Although relatively small there is still a wide enough selection of foods in offer at the market to make it worth a trip on Sunday morning. It’s perfect if you’re looking for something for a light Sunday lunch.
Our personal haul this time around included a couple of loaves of bread (including a fantastic rye loaf), a jar of sweet pate, a bag of biltong which was finished before we left the market, and some haloumi cheese.
The BluBird centre is unashamedly upmarket and you’ll have to mingle with the well-heeled enjoying Sunday breakfast, but for the food it’s worth at least one trip.
October 19, 2010
Posted in Garden
We go on a lot at Treevolution about growing and eating your own food. Sometimes we might make it sound a relatively easy thing to do. And usually it is. But there are times when it can be exceedingly frustrating and you wonder if it is all worth it when you look at your less-than-abundant crop.
It’s easy to be disheartened.
If you’re feeling this way then go out and get yourself a few lettuce seeds or seedlings, some tomato seeds and a couple of basil seedlings.
As far as I am concerned these are not only the most rewarding of plants to grow but also the most essential for summer.
Lettuce seeds – we tend to use the Lolla Rossa variety – are among the easiest seeds to grow. Fill a couple of seed trays with vermiculite or seedling soil, plant the seeds and water them every few days, keeping them lightly damp at all times, and within a week you’ll see signs of life.
This year I am using vermiculite for most of my seeds. It’s sterile, holds a good deal of moisture so seeds don’t dry out and I’ve had fewer problems with disease. You can get vermiculite at most hardware and gardening stores and you can use it on its own or together with a good seedling soil.
Tomato seeds and basil seeds are just as easy to grow. Both take little longer to sprout than lettuce seeds but once going they’re pretty robust. If you can’t wait then get a few trays of seedlings which will also do the trick.
The loose-leafed lettuces like Lolla Rossa are perfect for the family because you can pull off a few leaves at a time and they just keep on giving. They have frilly leaves and grow loose, not in in a round ball.
Basil, once it’s got going, grows like a bomb. The beauty of basil is that it’s one of those plants that loves being picked. Rip off a few leaves for dinner and it’ll start growing back immediately. At the end of the season, before they die off, pick the remaining leaves, toss them in a liquidiser and freeze them in icecube trays for use throughout winter.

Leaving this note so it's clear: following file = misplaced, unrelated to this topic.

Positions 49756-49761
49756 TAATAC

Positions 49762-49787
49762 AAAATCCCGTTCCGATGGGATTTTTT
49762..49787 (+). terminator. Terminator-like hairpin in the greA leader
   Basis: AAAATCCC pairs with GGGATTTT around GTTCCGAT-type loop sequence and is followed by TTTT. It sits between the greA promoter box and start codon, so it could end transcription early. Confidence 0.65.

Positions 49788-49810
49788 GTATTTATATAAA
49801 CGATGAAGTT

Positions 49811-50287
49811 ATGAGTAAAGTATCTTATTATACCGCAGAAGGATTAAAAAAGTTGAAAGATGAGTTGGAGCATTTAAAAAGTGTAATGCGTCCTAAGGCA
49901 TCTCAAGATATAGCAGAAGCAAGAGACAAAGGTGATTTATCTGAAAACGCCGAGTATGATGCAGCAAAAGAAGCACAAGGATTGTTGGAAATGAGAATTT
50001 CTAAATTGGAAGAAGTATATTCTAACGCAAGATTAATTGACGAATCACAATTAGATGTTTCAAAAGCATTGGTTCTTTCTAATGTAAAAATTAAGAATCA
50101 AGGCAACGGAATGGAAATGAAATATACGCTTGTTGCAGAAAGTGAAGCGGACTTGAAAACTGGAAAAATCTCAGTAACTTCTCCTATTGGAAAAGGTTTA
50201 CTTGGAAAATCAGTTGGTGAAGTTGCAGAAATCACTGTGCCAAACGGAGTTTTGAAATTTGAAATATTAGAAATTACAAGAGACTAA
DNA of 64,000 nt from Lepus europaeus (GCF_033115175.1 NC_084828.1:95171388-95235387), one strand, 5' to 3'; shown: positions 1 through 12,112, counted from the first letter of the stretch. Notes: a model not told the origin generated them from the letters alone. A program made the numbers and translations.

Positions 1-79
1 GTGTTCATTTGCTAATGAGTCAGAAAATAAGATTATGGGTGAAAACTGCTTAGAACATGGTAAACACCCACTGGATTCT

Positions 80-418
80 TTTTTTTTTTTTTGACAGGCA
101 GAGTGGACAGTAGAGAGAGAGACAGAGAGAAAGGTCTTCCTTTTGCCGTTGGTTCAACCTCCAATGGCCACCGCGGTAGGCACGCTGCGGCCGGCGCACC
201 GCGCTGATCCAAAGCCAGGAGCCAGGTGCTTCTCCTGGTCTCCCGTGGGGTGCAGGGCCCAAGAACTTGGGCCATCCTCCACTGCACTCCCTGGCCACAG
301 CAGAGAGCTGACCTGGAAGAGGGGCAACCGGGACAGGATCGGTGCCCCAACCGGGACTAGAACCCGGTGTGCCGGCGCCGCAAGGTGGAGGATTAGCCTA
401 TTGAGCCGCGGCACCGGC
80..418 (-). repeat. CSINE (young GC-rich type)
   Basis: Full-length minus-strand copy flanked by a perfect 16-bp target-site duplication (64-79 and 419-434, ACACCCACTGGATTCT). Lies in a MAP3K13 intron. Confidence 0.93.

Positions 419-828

Tomatoes also take a while to get going – plant them in the garden for full effect – but once they do, and if you’ve got a good number of plants, you’ll have enough to last you out the summer.
There’s not much like a weekend lunch made up of freshly-picked lettuce, basil and tomatoes. Add a bit of good cheese and it’s almost perfect.
October 6, 2010
Posted in Lifestyle
We’ve all got them: Old cellphones with dead batteries and archaic chargers piling up in bottom drawers and in cupboards. If you’re like us then you probably shudder at the thought of simply tossing them out with regular household waste. And so you should.
Cellphones are electronic waste and not only can many of the materials be recycled for future use but they also pose a potential chemical hazard when simply dumped into landfill sites.
So, if you’re in Joburg or Cape Town this weekend why not go along to the Rocking the Daisies (Cape Town) or Rocking the Gardens (JHB) concerts and drag all your old cellphones along? Nokia, a sponsor of the concerts, will have recycling bins available at the venues ready to receive all your old mobile phones.
They don’t have to be Nokia phones, any make of mobile phone will be accepted and Nokia has also committed to planting a tree for every 20 phones collected.
More on Nokia’s blog
October 2, 2010
Posted in site news